In July 2014, a group of Microsoft employees got together to control an electric wheelchair via eye gaze. It was all part of the company’s first global employee hackathon, an event in which thousands of employees from all different divisions of the company work on some 2,700 projects.
Their work was inspired by former NFL player Steve Gleason, a former safety with the New Orleans Saints and a former football star at Washington State University. Gleason has a neuromuscular disease called amyotrophic lateral sclerosis (ALS) and uses a wheelchair. He communicates using Tobii eye-tracking technology and a Microsoft Surface tablet that turns what he “types” on the tablet with his eye movements into speech. That technology allows him to speak, listen to music, play videos for his son, tweet, text and do many other things.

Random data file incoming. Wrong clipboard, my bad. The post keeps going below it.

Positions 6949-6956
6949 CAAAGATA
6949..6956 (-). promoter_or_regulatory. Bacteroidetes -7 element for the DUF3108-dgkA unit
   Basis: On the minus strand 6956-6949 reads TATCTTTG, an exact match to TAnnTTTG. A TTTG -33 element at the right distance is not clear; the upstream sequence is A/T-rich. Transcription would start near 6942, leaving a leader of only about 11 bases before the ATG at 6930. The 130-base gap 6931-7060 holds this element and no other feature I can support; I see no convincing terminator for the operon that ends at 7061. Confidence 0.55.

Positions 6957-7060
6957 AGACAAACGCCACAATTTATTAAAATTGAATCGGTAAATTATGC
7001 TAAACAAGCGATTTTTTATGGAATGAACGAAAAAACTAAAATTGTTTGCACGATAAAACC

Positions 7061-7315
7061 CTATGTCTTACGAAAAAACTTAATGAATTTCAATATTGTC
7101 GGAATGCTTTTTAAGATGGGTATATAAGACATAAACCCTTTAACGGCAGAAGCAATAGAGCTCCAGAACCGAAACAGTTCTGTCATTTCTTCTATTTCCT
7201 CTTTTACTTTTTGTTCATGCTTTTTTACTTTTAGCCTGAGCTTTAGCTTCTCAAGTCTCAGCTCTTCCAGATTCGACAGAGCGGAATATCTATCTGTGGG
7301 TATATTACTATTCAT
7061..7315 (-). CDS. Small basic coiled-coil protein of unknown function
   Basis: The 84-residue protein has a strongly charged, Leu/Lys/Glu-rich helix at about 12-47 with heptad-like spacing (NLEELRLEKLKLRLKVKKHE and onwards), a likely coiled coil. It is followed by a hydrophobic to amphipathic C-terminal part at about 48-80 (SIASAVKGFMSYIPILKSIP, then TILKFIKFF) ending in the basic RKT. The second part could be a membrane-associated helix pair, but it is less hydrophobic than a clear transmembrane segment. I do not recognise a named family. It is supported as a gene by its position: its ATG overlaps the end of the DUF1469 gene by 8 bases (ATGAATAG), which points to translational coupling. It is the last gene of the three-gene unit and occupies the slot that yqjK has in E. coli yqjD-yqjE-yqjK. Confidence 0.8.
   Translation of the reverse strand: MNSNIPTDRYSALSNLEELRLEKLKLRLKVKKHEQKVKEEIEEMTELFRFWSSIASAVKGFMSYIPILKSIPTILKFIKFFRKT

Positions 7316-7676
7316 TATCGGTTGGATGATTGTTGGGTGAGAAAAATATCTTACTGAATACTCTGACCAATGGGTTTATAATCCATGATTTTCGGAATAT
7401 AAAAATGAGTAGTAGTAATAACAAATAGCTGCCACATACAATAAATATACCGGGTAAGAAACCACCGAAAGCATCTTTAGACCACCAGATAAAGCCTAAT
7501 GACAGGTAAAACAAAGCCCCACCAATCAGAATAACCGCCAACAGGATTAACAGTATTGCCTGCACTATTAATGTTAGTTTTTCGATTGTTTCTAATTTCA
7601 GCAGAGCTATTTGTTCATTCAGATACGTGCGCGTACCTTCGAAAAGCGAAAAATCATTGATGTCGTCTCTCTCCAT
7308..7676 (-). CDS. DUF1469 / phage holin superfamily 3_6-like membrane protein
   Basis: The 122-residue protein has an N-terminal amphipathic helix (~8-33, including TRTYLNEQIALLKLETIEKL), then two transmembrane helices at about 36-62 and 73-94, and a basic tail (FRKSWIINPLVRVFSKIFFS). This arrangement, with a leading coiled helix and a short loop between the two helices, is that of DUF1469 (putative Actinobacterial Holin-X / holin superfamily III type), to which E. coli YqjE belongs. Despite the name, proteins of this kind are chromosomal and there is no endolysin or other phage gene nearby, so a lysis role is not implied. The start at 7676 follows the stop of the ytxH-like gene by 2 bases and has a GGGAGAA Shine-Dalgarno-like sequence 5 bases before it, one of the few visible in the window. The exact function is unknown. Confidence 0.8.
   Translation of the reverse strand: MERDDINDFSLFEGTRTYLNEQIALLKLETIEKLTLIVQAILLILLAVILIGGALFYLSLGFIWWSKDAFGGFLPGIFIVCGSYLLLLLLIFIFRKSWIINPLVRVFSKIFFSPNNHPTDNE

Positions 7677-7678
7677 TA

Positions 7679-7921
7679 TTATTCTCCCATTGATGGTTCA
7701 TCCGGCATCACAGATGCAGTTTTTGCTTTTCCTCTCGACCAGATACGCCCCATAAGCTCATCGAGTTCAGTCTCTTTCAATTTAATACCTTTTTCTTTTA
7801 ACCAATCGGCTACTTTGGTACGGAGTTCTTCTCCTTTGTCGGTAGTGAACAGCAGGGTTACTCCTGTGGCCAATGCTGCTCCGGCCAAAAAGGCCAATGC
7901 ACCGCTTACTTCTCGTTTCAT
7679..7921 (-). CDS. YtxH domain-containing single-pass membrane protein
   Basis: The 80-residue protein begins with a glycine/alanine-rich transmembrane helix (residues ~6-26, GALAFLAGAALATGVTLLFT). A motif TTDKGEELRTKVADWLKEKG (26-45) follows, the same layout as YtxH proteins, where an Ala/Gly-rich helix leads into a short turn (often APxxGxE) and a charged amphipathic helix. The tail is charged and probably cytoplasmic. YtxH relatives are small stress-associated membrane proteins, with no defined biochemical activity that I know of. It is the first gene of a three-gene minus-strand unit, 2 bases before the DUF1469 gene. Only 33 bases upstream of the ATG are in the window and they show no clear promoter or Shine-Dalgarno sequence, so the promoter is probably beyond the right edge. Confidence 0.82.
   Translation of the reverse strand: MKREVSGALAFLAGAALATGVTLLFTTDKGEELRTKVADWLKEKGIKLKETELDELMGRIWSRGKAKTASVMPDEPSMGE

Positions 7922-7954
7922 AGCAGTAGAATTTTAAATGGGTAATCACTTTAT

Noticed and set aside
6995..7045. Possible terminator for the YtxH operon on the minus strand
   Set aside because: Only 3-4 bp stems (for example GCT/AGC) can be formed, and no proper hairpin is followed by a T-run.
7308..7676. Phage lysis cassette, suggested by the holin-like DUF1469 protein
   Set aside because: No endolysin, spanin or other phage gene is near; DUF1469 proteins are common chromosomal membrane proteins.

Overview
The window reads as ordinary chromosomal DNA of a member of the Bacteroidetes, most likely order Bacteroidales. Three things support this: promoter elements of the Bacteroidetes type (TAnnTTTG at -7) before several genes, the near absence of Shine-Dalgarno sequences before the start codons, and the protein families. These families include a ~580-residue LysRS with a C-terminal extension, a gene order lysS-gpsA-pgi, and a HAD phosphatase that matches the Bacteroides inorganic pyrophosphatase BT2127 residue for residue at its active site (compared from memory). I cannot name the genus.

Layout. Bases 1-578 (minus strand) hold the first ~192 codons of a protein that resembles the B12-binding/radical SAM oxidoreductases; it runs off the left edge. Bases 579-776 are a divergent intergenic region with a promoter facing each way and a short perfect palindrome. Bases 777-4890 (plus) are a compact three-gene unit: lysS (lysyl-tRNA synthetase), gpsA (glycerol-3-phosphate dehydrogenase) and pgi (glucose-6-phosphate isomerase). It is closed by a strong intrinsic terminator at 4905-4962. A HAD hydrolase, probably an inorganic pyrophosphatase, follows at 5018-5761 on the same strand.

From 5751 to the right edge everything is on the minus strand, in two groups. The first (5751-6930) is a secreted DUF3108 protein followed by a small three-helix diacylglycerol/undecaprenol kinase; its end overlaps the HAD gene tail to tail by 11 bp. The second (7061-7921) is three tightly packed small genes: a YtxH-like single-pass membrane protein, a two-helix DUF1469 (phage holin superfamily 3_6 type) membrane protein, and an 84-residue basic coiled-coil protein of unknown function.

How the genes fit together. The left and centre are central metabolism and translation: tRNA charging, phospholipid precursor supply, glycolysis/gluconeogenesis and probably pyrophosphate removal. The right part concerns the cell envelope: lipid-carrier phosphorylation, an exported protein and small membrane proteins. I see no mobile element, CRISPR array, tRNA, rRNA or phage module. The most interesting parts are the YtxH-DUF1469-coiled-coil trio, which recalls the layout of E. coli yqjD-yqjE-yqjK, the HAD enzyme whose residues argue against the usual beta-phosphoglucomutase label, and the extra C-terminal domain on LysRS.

“I’ve always believed that until there is a medical cure, technology would be that cure,” Gleason said. “It was important for me, my family and foundation to be able to communicate as efficiently as technology would allow.”